While these statements are true to an extent, they have been taken out of context. When talking about casting stones, Jesus wasn’t telling people to stop preaching about sin and repentance. He was telling people to stop judging that woman. The second statement, however, has been misunderstood. Jesus did not forgive her right away because she hadn’t repented yet. Rather, He was stating that He didn’t condemn her, and He was offering her an invitation to repent. These two statements are often used to spread the message that if we want to be like Christ, we will keep our mouths shut and tell everyone they are doing good no matter what they do, but if we preach about sin and repentance we are being like the Pharisees. The story of the woman caught in adultery goes so much deeper than that. It is a beautiful story that teaches many wonderful lessons. Here are six lessons we can learn from this story:Continue reading →
“May we declare ourselves to be more fully disciples of the Lord Jesus Christ, not in word only and not in the flush of comfortable times, but in deed and in courage and in faith. May we stand by Jesus Christ at all times, and in all things, and in all places that we may be in, even until death, for surely that is how He stood by us when it was unto death and when He had to stand entirely and utterly alone.” —Elder Jeffrey R. Holland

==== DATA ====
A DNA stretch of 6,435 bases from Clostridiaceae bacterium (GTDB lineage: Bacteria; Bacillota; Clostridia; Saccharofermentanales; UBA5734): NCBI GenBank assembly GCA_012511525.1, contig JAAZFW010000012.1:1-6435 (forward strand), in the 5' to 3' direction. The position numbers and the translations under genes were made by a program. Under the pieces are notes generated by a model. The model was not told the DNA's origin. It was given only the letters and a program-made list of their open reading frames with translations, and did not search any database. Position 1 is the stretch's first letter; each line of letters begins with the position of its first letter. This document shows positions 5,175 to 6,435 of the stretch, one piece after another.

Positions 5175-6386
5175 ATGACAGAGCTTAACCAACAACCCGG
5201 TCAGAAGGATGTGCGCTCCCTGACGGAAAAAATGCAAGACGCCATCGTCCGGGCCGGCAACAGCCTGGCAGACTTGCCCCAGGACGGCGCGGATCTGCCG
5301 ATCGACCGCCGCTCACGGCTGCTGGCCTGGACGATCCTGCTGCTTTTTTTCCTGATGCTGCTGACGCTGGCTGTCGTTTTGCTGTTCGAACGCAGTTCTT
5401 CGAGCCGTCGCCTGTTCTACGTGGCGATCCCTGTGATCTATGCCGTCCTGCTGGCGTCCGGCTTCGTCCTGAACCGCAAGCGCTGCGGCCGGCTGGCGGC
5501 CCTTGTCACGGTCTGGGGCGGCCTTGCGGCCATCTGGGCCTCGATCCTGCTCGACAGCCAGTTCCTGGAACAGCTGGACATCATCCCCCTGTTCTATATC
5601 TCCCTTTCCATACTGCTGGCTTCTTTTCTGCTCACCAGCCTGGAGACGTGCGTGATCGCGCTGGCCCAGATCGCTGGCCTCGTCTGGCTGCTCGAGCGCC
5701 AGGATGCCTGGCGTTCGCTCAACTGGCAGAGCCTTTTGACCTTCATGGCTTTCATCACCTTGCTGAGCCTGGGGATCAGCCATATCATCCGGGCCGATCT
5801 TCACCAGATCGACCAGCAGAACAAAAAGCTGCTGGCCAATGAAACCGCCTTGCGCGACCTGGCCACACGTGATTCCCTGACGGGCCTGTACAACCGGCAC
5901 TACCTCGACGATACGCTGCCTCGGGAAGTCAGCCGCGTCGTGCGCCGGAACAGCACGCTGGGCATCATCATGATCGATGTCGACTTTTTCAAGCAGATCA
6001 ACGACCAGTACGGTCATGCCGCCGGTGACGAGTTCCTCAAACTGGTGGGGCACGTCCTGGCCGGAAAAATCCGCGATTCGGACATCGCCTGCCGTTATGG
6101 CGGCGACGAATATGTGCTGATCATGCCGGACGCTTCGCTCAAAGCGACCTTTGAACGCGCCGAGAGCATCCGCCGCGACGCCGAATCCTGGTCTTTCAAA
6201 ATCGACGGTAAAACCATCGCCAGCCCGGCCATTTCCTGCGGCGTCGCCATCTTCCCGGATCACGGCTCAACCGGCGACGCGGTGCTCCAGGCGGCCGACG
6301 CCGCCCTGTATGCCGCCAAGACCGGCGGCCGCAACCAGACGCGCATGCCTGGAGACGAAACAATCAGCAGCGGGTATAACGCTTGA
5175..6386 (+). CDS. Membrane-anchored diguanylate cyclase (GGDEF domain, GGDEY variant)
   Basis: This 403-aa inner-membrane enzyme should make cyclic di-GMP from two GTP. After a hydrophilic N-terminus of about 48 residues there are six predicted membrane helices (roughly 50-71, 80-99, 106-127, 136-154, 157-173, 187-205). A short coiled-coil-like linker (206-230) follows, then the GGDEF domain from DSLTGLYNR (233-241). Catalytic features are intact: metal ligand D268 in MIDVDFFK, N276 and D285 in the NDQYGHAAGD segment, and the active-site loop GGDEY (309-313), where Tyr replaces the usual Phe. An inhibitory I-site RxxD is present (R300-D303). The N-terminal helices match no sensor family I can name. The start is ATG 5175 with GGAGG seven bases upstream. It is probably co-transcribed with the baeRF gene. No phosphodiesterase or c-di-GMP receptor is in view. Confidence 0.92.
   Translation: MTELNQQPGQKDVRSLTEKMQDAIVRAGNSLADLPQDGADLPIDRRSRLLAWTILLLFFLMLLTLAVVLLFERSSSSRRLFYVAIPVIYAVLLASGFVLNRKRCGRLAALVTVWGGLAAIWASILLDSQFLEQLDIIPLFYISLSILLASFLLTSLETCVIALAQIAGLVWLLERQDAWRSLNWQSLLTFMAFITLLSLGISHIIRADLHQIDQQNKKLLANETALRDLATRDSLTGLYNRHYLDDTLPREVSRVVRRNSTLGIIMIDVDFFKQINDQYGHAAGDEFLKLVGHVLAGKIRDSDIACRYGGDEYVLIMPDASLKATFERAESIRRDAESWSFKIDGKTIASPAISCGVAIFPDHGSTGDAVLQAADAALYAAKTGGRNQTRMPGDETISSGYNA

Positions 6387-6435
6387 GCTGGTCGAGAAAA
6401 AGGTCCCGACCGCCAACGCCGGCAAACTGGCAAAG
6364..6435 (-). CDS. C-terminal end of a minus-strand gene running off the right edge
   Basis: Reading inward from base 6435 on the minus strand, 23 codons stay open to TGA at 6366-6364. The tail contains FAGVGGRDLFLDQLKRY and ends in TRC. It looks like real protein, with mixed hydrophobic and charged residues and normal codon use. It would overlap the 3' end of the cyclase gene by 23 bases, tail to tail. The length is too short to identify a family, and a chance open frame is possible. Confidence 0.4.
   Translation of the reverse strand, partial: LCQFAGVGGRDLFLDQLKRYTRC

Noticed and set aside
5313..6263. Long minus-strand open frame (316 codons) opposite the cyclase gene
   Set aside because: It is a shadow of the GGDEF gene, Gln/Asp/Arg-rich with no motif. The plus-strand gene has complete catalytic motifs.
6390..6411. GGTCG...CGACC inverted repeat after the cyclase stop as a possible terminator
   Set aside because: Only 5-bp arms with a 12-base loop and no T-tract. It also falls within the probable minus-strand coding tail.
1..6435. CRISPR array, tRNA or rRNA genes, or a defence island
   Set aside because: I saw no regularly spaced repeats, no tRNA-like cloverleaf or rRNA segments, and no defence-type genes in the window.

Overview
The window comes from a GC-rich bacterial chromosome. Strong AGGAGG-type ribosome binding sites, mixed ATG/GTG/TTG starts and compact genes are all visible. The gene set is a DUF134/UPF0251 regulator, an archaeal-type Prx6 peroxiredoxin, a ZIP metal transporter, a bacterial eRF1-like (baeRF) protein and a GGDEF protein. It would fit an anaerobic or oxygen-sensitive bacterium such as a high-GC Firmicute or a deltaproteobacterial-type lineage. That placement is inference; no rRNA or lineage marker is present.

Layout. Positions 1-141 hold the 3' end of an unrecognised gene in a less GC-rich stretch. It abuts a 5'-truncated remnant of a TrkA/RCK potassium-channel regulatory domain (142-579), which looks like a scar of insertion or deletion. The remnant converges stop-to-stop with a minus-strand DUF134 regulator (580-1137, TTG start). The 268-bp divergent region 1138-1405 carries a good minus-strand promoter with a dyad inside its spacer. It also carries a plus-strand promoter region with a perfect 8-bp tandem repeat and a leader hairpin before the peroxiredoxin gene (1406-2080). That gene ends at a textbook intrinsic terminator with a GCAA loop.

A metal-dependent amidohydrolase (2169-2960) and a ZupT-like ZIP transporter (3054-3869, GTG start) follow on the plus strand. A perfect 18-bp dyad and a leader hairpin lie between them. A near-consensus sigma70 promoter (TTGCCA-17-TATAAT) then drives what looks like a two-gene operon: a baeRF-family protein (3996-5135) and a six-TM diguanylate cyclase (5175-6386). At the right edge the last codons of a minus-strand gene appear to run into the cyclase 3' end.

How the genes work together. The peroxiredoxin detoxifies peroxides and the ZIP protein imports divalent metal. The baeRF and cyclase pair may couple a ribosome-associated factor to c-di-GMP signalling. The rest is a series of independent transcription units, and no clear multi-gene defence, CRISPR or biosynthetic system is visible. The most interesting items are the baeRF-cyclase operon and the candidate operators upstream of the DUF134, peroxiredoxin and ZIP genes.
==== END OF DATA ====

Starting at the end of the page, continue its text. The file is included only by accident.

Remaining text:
Every one of us experiences trials and pain in this life. Sometimes, it is easy to lose ourselves in our own difficulties and begin to think that we can do nothing to change things or to make things better. Prayer may begin to feel dry and even pointless. We may begin to feel bitter or abandoned by the Lord.
Not too long ago, I was asked a sincere question that went something like this:
“If it’s God’s will, why do we pray for things? Wouldn’t it show more faith to just leave it in His hands and not try to change His will, through prayer?”
My answer came from thoughts that I had been putting together over about a ten-year span.
Prayer is powerful. It has the power to heal, and it has the power to get us through when healing is not an option. We cannot become who we were meant to become without prayer.
Life is complicated and it’s becoming more so. With more choices being considered socially acceptable we are facing situations where many of us find ourselves at odds with not only society at large but with loved ones near and dear to our heart. Thankfully, there’s no counsel or commandment, that I’m aware of, that admonishes us to love conditionally. Rather, I believe, the great test of discipleship is learning how to apply the principles of the gospel when we are most challenged by our differences, even when those differences may be contrary to the teachings of the Master and His inspired prophets (or we believe that they are).